Counting was underway in Mozambique on Tuesday in an election which the president said should anchor peace, while his opposition warned against result manipulation.
The presidential, legislative and provincial polls will test the two-month-old peace deal between the ruling Frelimo party and its civil war foe turned political rival Renamo.
“Mozambique has chosen peace,” President Filipe Nyusi said after voting at a school in Maputo. He praised Mozambicans for deciding their destiny in elections and called for peace and calm to continue.
Carlos Alberto, a 22-year-old student waiting to vote said he wanted to see parliament hold the executive to account and push through promised reforms in education, work, housing and other areas.
“We vote and then nothing happens,” he said of his country, which has only known one party in power since independence from Portugal in 1975. Like Alberto, most of the 13 million registered voters were born after that date.
“We need to make some changes,” he said.
A corruption scandal over government borrowing has hit the economy and damaged Nyusi’s popularity.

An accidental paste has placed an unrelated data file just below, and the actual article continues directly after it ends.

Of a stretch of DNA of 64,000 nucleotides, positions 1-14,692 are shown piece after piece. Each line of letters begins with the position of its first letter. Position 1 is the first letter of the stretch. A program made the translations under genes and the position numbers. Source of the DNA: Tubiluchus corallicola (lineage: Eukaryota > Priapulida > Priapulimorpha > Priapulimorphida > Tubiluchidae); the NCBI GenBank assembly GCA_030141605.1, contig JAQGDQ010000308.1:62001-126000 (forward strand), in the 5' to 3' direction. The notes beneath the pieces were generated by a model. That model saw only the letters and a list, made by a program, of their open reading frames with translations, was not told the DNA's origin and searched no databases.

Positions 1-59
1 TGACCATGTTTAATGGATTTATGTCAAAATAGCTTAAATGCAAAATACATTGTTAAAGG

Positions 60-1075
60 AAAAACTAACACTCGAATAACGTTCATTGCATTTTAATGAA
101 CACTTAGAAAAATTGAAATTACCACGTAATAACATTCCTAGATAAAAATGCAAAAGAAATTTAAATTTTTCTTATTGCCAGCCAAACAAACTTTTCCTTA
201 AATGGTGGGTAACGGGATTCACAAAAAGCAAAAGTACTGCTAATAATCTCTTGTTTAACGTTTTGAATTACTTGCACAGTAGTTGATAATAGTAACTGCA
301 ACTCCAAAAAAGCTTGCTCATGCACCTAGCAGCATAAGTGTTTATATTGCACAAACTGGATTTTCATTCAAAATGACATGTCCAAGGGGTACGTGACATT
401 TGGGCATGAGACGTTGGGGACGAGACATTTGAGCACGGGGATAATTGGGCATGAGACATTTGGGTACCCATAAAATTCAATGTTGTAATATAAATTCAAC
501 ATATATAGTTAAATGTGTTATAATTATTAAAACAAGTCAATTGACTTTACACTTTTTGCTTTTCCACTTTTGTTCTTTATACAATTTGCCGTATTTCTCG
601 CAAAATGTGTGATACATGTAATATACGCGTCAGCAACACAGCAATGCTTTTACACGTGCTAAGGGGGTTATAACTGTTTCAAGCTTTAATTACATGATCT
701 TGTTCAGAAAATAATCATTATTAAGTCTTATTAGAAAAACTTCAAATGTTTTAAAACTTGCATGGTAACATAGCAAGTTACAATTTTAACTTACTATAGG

A low-level Islamist insurgency in the north, on the doorstep of billion-dollar gas projects being developed by oil majors including Exxon Mobile Corp and Total SA , has taken the shine off Nyusi’s presidency and threatens security in the longer term.
Human Rights Watch decried the closure of 10 polling stations owing to insecurity in northern Mozambique where the insurgency has a foothold.
Outside Mozambique’s remote north, the main security risk is from a disgruntled opposition.
“If the vote is manipulated, we will never accept it,” Renamo presidential candidate and party leader Ossufo Momade said after casting his ballot in Nampula, in the north.
“We will do whatever we can do, if the people want us to,” he said, without elaborating on the warning.
Momade is seen by analysts as less likely to turn to violence than his predecessor, but also less able to control the party and supporters.
Renamo fought Frelimo for 16 years from 1977 to 1992 in a Cold War conflict that killed about a million people. It ended in a truce but sporadic violence has flared since – including after Renamo challenged election results in 2014.
Under the peace deal signed in August, provincial governors will be chosen by the main party in each province, rather than government in Maputo – an opportunity for Renamo to gain representation.
Factionalism in Renamo and the fading popularity of its leader could make winning the number of provinces it wants a tall order.
Polls were officially closed at 6 pm. The law allows 15 days for results to be announced, though they may come sooner. Both opposition parties — Renamo and young challenger the MDM —made allegations of vote rigging.
The run-up to the vote was marked by sporadic violence, including the killing of an election observer and attacks from a breakaway group of Renamo fighters, with one person reported killed.